112 traditions in american design
Historians sometime speak of the three 'hearths' of American civilization, that from the beginnings have spread their own peculiar habits and manners westwards across the country. First New England, righteous, strait-laced and commercial-minded, expanding its ethos by settlement along the southern shores of the Great Lakes and into the upper Midwest. There is the South, rural and rural-minded, Celtic and aristocratic, holding fast to everything it inherited from old England that New Englanders left behind. The third lay in between these polar opposites, both geographically and in temperament. The 'Pennsylvania hearth', despite its idealistic beginnings in Penn's 'Holy Experiment' of Philadelphia, turned out the most common-sensical of the three, as it expanded down the Ohio Valley and into the Midwest prairies and plains.
All three of these have made their contributions to the big American stew, as they developed their own recognizable strains of everything from politics to cuisine to architecture. Not surprisingly, all three have their distinctive reads on urban design. Here too, Pennsylvania's was the simplest and most superficially practical. We know it well already-the simple grid, with no frills except perhaps a central square, was most in tune with the rationalism and utilitarianism of the day, and it became the template for new settlements coast to coast. The tragedy for American cities was that superficial practicality won, that the cheapest and most dull-minded of the patterns on offer became the one universally accepted. It is especially unfortunate because New England and the South did once possess the beginnings of their own design traditions.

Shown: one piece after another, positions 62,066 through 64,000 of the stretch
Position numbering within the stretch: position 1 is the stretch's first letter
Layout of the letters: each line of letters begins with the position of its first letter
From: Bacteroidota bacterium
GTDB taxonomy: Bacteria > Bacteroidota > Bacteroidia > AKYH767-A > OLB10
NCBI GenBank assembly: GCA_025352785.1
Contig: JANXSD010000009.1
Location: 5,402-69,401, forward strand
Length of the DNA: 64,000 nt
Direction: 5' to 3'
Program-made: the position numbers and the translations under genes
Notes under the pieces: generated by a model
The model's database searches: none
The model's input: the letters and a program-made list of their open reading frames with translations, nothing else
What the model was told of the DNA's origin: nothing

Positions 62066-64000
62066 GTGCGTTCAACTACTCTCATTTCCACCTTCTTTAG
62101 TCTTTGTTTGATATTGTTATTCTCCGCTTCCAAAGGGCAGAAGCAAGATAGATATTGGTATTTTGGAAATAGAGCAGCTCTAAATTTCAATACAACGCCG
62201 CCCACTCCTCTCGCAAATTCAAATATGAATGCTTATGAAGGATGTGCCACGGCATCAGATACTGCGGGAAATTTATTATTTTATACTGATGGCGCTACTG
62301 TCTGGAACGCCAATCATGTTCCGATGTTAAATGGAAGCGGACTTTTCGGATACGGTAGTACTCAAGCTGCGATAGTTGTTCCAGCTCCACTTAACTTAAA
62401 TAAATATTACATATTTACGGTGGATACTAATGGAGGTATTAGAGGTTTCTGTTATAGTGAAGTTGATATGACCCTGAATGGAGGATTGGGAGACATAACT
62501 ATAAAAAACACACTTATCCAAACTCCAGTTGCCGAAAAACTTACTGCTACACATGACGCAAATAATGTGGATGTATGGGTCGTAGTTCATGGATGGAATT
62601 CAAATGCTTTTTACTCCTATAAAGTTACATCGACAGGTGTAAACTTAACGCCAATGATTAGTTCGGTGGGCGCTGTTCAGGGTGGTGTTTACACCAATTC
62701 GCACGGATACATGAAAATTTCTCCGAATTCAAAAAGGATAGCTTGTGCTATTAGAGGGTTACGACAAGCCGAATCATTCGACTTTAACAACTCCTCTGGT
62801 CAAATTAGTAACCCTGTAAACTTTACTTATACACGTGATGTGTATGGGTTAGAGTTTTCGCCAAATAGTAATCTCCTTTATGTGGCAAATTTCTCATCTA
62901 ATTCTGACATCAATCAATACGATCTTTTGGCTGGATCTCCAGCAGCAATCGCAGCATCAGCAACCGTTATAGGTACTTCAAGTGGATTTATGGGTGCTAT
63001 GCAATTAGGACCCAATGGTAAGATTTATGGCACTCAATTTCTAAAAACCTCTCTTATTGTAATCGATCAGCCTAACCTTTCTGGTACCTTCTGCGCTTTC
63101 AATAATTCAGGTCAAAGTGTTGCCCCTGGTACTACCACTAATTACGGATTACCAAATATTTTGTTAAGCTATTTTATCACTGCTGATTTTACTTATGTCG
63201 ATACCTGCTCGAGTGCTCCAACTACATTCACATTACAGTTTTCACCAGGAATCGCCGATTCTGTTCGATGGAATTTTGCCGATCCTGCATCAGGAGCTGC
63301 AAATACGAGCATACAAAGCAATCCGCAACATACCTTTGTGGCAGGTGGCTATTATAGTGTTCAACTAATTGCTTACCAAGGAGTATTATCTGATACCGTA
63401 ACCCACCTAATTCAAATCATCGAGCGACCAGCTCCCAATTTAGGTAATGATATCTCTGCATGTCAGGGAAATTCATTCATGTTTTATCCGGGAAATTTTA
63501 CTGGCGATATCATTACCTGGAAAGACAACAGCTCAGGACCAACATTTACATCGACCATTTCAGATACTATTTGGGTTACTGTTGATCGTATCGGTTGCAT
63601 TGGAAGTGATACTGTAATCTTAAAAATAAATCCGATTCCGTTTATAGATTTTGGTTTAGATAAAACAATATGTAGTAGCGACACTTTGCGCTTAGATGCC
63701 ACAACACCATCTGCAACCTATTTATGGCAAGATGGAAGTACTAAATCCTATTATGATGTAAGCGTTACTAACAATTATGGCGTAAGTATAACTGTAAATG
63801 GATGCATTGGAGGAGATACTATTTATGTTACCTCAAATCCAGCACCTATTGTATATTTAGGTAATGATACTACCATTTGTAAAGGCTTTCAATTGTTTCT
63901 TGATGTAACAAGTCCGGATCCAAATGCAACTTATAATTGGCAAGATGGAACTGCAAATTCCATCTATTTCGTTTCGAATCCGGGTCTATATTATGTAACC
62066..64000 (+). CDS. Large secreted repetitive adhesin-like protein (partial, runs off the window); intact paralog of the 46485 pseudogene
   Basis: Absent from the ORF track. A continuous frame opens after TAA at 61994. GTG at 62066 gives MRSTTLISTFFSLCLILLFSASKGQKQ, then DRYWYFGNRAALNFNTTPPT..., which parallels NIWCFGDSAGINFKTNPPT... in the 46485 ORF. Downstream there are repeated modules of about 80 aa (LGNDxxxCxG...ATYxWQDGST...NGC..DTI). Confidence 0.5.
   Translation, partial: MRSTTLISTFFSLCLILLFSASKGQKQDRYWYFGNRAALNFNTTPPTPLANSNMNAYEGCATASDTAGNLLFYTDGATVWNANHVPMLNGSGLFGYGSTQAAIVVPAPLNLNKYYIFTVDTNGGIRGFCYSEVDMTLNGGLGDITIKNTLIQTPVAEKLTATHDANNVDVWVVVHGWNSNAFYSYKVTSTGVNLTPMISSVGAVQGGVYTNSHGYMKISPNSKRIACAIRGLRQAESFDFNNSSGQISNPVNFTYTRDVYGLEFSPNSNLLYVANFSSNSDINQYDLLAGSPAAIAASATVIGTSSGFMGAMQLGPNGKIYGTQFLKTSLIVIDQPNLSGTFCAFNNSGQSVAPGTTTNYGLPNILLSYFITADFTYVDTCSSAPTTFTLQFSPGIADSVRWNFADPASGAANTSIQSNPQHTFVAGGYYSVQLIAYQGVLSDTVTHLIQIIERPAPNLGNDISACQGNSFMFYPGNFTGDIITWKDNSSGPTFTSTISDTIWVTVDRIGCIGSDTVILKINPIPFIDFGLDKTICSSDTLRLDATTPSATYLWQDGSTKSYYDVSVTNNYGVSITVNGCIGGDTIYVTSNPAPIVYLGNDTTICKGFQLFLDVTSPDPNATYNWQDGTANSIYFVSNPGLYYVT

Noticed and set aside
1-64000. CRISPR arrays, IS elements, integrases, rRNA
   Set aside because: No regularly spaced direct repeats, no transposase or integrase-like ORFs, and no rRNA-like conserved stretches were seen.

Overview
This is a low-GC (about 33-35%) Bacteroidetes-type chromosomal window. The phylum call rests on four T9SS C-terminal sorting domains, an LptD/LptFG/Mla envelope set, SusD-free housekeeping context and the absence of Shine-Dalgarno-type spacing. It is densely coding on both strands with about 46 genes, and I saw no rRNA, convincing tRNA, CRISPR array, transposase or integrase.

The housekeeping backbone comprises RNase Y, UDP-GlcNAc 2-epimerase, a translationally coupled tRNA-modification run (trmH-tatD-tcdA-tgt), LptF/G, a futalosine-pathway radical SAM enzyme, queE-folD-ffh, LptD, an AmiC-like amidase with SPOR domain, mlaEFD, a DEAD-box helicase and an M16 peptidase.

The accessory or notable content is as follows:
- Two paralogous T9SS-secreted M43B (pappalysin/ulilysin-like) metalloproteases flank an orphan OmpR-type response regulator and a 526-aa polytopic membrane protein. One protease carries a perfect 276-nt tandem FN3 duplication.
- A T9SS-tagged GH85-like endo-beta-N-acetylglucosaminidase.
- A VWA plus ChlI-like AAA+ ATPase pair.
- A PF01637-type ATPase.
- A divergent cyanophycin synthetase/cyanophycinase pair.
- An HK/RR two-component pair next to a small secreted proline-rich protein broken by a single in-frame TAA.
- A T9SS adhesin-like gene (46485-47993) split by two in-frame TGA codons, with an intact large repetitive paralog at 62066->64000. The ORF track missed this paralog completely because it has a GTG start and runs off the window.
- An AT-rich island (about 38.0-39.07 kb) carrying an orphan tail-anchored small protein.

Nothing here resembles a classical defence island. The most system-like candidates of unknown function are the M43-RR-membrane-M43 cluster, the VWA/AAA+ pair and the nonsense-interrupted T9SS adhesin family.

By chance, these two traditions parallel the two poles of design, the formal and informal. The Southern colonies, with their gentlemen proprietors and cultivated royal governors, transplanted Baroque formal design into the New World. New England and New York, settled mostly by people who had been townsmen back in England, brought with them the informal, medieval manner. They are worth a look as the great might-have-beens of American city-building, but also perhaps as an inspiration for the future.